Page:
I really enjoyed the leaflet chapters. I liked the lecture quality and the idea that this group was really opening people's eyes. They were waking people up to see what the Nazis were doing, despite the fear of getting caught. The work it took to get the leaflets out to people was a task. Now you just type something up and it can be anywhere in an hour. Even less.

What was the hardest scene to narrate?

Definitely one of the last ones. Mostly because I got the gut wrenching idea of having people go before you to their execution in my head. The idea of seeing their blood before you was, for me, really shocking and put myself looking inward. What do you do? What can you do? In some ways you'd never see it, never really visualize it except in your head which is potentially better than seeing your sister getting guillotined. On the other end, for me at least, I wonder how quickly it would be and where the bodies would be taken. What these evil men would do after you're gone? Is your head going on a spike? Are they laughing, joking, mocking you? The want and need to be respected was real for this group. But I don't know how you wouldn't scream at that ... scream knowing the blood is your sister's and "brother's." Knowing also that you had damned so many weighed on me as I read.

Any other projects you’re working on now?
I'm directing the feature film, Twelfth Night. I'm also doing a re-reading of The Silver Serpent, one of the first books I did through ACX, and potentially a prelude to the Wolf Creek Saga next month. I keep fairly busy.
What’s the best piece of acting advice you’ve received?
Acting is reacting is a little cliche but it's a great piece of advice that many actors may not have. Acting is tough. It should make you uncomfortable and afraid. I've said to people, "Think of the worst time in your life. The lowest you've ever been. Get there emotionally. Physically. Now do it differently. Again. Again. Again. Again. This time go bigger." There's certainly some variation with this, but the idea of taking a bad time and having to relive that moment before a crowd and be judged accordingly is daunting to say the least.
Acting, like anything that people become good at, needs a full immersion of self and soul. Actors, true actors, are constantly working because life is everywhere ... stories are everywhere. The question is, how do you bring them to life? How do you live in them? How can you bring that to someone else to tell them a story and, God willing, change them? Actors and any other artists, much like priests, are dealers with the soul.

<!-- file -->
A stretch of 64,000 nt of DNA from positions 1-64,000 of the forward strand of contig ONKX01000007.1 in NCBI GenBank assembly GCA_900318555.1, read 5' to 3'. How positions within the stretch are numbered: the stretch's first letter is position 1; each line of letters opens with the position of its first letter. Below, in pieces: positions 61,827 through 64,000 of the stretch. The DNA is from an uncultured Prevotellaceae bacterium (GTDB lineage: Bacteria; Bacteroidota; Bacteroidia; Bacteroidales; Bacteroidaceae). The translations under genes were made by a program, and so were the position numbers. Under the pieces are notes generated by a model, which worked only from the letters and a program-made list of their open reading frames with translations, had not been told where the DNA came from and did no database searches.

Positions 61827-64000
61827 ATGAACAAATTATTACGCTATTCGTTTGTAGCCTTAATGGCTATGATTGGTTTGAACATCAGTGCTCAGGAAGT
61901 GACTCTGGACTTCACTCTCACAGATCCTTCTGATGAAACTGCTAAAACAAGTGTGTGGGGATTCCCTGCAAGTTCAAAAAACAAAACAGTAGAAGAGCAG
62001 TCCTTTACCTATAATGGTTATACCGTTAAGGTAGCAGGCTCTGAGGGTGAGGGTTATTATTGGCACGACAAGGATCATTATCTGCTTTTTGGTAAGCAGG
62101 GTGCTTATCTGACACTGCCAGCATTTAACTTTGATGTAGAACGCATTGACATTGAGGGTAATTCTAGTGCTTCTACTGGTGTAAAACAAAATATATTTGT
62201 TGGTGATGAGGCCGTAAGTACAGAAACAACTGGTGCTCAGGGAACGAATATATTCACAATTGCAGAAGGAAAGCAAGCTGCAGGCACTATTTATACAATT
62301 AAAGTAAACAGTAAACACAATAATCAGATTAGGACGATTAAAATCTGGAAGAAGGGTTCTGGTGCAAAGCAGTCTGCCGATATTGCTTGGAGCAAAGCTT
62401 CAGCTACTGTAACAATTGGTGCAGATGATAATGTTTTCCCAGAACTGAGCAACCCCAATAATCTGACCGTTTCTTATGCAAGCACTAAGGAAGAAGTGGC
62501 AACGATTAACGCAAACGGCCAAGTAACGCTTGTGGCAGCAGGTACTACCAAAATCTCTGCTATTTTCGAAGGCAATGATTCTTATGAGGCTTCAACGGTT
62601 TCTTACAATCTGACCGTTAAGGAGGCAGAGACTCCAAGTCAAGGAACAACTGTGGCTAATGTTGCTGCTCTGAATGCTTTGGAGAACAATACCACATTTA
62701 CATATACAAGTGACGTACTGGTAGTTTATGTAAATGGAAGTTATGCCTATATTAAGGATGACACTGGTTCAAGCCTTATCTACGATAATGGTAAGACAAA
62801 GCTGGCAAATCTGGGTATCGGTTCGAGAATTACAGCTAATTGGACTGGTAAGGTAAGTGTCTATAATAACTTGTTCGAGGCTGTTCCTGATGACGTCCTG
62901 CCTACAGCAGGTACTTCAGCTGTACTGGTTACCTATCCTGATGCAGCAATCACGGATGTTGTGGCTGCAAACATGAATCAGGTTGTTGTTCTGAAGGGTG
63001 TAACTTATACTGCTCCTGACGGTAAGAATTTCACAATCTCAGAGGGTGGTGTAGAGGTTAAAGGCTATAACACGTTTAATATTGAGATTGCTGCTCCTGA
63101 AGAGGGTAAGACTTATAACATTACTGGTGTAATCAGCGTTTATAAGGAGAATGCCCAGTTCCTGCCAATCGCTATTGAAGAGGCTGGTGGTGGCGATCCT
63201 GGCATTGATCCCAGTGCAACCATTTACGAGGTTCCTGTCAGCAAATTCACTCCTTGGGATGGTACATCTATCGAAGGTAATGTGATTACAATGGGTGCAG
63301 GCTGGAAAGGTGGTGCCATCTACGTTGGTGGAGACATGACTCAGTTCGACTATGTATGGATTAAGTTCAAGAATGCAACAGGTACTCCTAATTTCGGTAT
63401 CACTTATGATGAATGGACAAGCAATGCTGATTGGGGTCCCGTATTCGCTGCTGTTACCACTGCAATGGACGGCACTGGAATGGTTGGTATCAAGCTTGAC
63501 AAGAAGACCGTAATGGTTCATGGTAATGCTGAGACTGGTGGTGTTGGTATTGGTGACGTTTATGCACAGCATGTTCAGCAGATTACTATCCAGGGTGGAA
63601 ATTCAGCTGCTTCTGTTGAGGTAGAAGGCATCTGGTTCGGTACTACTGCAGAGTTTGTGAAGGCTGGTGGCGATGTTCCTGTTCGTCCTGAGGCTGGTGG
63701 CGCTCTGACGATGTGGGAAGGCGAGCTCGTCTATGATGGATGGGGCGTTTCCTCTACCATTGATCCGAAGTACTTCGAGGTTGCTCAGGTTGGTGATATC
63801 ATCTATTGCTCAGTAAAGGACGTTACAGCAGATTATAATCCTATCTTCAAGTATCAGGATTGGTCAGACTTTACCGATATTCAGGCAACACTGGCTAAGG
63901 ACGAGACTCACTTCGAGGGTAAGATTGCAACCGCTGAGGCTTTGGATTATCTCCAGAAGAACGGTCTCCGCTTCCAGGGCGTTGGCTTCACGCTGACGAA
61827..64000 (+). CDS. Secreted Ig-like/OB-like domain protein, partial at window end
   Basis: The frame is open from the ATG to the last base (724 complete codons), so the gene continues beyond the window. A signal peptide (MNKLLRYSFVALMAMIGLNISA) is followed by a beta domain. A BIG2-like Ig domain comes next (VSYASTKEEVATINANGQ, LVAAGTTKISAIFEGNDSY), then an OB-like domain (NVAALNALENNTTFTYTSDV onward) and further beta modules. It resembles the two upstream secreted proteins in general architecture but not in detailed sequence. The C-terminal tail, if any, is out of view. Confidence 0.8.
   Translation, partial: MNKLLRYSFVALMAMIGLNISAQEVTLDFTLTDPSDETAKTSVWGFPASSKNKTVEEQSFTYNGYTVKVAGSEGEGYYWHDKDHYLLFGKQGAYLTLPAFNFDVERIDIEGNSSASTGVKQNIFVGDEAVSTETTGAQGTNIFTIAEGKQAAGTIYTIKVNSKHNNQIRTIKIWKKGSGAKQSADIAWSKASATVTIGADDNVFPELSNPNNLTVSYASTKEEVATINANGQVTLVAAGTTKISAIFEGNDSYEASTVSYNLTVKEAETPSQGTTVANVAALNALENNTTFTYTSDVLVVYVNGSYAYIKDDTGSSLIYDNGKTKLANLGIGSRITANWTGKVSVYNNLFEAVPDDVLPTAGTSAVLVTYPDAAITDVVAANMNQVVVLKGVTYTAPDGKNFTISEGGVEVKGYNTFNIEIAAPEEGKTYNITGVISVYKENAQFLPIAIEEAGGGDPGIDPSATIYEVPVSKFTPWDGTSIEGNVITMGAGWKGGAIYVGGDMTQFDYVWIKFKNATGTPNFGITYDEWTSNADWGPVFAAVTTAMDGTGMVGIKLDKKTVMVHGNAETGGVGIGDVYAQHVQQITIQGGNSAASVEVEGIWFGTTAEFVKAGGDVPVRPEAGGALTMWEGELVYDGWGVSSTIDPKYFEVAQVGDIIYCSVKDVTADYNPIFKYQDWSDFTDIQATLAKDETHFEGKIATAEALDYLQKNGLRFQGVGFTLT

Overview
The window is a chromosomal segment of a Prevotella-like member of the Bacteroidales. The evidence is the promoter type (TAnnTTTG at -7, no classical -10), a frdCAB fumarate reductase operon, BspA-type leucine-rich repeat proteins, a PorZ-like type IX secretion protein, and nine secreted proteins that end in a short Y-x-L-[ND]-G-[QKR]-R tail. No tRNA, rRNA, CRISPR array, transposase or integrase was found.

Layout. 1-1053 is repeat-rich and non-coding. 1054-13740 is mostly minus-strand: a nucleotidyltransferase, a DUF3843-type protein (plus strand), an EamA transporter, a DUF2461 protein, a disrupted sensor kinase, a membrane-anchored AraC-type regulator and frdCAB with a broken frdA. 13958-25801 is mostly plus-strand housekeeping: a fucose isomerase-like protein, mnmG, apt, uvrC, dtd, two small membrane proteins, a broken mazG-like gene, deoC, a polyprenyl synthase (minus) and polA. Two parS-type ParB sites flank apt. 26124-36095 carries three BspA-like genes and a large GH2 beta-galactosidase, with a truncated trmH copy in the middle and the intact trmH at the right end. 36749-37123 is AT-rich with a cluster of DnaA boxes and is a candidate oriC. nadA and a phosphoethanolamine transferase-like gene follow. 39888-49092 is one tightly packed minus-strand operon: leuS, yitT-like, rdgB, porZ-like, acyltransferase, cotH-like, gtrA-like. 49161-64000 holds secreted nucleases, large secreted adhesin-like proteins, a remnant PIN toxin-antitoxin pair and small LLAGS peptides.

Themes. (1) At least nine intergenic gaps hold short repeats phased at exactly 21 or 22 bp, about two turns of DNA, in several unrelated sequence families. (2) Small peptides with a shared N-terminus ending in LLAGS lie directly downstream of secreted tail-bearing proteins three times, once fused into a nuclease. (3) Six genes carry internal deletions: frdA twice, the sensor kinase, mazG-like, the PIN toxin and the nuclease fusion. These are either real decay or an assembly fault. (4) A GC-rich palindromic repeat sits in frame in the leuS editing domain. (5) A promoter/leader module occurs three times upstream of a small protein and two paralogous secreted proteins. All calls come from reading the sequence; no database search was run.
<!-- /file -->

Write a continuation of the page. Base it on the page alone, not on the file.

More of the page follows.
If you have any questions for Jonathan, you can contact him through ACX or email him at jonwaters@u.boisestate.edu.

Purchase the audiobook of Resist:

When you purchase the audiobook of Resist, you get 5 entries in the $50 Amazon gift card giveaway!

Here's the line-up for today:

Book Review of Resist- Lakeside Publications
Book Spotlight - The Okie Wildflower 


RESIST Blog Tour | Day 2

It's day two of the Resist blog tour! Today I'm sharing 5 Tips for Writing on the Go on Curious Wren. As a writer who travels a lot (as a matter of fact, I'm visiting my older sister and her fam right now) I've learned how to get work done on the go. 

Also, there are some new advance reviews rolling in, one of which by a favorite historical author of mine, Kathryn Atwood! I was so excited to read her review!

A non-fiction writer can bring you quite close to a historical time period. But a good historical fiction writer can bring you all the way into the room. Emily Ann Putzke has done that with Resist. While reading Putzke’s vivid , accurate descriptions, I became closer to the Scholl’s story than I ever thought possible and found myself rooting all over again for these idealistic young Germans who thought they could topple the Nazi regime with their words.

I don’t normally read much historical fiction but because Putzke is an excellent writer and has also done her homework, one never gets the sense that she is trying to draw attention to her own writing, excellent though it is. Instead, she keeps all the attention on the Scholls and their friends.

I definitely recommend this marvelous book!

Purchase your copy of Resist:

My publicity team (AKA my fine collection of nieces and nephews) are helping me out this week.

Don't forget to enter the $50 Amazon gift card giveaway!


RESIST is Now Available!

73 years ago, a young group of German students, Hans Scholl, Sophie Scholl, Alexander Schmorell, Willi Graf, Christoph Probst, and their professor, Kurt Huber, were murdered by the Nazis for speaking out against the horrible crimes their country was committing. They published leaflets entitled The White Rose to enlighten the German people and to call for resistance. Their story is one of faith in God, courage in the face of death, and hope that their homeland and the people residing in it would be pure and undefiled, like a white rose. 73 years later, people are still inspired and stirred to action by their integrity and courage. 

On this day in 1943, three of The White Rose resistance group leaders were put to death by guillotine. Hans Scholl was 24, Christoph Probst 23, and Sophie Scholl only 21. Sophie was only one year older than me when she sacrificed her life for this righteous and noble cause.

I was so moved by their conviction and bravery that last year I began writing Resist, a historical fiction told from Hans Scholls' point of view. One year later, through trials and tribulations, it's now available for purchase. I want everyone to know about these brave souls and to be inspired by their story as I have been.  

And so, dear readers, Resist is ready for you.

Purchase your copy of Resist: